"A player on a sports team might prefer a particular strategy, but it's the coach's opinion that matters the most," said DRW Holdings market strategist Lou Brien, in a research note.
Austerity is - to put it bluntly - not going very well for a number of euro zone countries forced to impose measures on their economies and voters.
European stocks were indicated to open slightly lower on Tuesday, following lackluster trade in both Asia and the U.S.
At least two sons of Col. Muammar el-Gaddafi are proposing a resolution to the Libyan conflict that would entail pushing their father aside to make way for a transition to a constitutional democracy under the direction of his son Seif al-Islam el-Qaddafi, a diplomat and a Libyan official briefed on the plan said Sunday, the New York Times reported.
The ECB is this week expected to lift rates by 25 basis points in a bid to reign in inflation despite ongoing fears over the financial health of Portugal, Ireland and Greece.
European shares were set to dip on Monday, consolidating after hitting three-week highs in the previous session, with weak copper prices likely to put pressure on heavyweight mining stocks.
A Libyan government envoy has begun a trip to Europe to discuss an end to fighting, but gave no sign of any major climb down in a war that has ground to a stalemate between rebels and forces loyal to Muammar Gaddafi.
It is all but certain that the ECB will raise rates this week. It has been itching to do so for some time. Now that the moment has arrived, what will the move actually mean for the euro zone and the global economy?
The Greek government has declared war on its super-rich tax evaders, confirming Friday that it will chase taxpayers who own swimming pools, yachts and island homes.
European stocks were indicated to open higher on Friday, the first day of the second quarter, with investors eagerly awaiting the U.S. non-farm payroll numbers for March.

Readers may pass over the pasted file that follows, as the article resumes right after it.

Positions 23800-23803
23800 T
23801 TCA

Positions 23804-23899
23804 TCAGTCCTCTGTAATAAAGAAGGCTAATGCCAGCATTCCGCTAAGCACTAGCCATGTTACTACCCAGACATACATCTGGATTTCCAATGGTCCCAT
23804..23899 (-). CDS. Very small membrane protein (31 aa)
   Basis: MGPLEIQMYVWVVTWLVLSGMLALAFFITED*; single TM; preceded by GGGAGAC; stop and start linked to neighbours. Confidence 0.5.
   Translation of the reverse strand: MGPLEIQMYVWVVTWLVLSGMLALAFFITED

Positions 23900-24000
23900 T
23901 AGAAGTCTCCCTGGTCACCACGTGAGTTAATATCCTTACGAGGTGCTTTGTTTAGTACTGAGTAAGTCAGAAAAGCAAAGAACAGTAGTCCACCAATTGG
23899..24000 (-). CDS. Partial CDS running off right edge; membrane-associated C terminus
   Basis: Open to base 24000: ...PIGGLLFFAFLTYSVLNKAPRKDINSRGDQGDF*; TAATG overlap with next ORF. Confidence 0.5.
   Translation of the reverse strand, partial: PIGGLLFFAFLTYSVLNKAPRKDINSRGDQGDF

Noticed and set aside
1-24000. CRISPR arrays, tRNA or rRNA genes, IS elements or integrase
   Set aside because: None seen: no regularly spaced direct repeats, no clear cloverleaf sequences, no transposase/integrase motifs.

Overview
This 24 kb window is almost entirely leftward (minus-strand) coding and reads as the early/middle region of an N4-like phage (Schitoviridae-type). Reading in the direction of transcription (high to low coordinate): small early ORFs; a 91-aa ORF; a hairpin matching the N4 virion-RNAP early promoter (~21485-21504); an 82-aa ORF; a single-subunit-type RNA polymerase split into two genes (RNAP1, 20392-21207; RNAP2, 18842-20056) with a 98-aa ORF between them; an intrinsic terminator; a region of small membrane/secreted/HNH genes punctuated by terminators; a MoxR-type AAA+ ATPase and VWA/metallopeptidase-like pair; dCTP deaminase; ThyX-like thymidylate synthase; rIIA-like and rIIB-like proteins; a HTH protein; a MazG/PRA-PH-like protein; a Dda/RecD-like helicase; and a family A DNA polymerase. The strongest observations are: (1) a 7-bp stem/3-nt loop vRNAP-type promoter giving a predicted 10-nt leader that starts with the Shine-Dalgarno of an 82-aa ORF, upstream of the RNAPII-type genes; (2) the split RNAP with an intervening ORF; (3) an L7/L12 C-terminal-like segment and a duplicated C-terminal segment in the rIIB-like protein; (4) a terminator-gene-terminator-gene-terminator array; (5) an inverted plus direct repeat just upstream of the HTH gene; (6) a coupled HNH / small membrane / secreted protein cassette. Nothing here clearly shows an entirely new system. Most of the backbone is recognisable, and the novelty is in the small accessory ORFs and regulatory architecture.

The stress tests, due to be published later Thursday, are expected to show the country's banks need more liquidity support than first believed, but even so, some analysts say they will still be insufficient.
The Bank of Spain has ordered the four savings banks or cajas that had been poised jointly to form the new Banco Base to provide details “immediately” of their plans following the collapse of the merger on Wednesday evening, the Financial Times reports.
European stocks were indicated to open flat on Thursday after ending the previous day at a three-week high, with investors watching for the results of Irish bank stress tests, due to be released later in the day.
European stocks are set to open higher on Wednesday, despite ratings downgrades for Portugal and Greece.
Perhaps we were wrong to cite the CBOE's VIX contract as a good indicator of market volatility? Recent events, including on-going military action in Libya and the Portugal sovereign debt crisis, would have suggested that the market should sell off on greater uncertainty, and yet the VIX fell from 29 last week to 17 today. Are investors becoming more sanguine about these issues?
The euro is currently overvalued, and it may have to fall to undervalued levels before the sovereign debt crisis is resolved, says this money manager.
Standard & Poor’s downgrade of Portugal’s five largest banks is wrong and mistakenly lumps Portugal with Greece, Ireland and Spain, the CEO of one of the banks told CNBC Tuesday.
Like stocks, the euro has so far this year shrugged off the so-called wall of worry. Concerns that the likes of Greece, Ireland or Portugal could default have not led to euro losses.
The current market environment reminds me of the movie “Wayne’s world” that I saw longer ago than I care to remember. The party mood on the markets just continues in the face of clear and present dangers.
European shares were indicated to open slightly higher Tuesday, with worries about Japan's nuclear crisis and Middle East unrest still running high.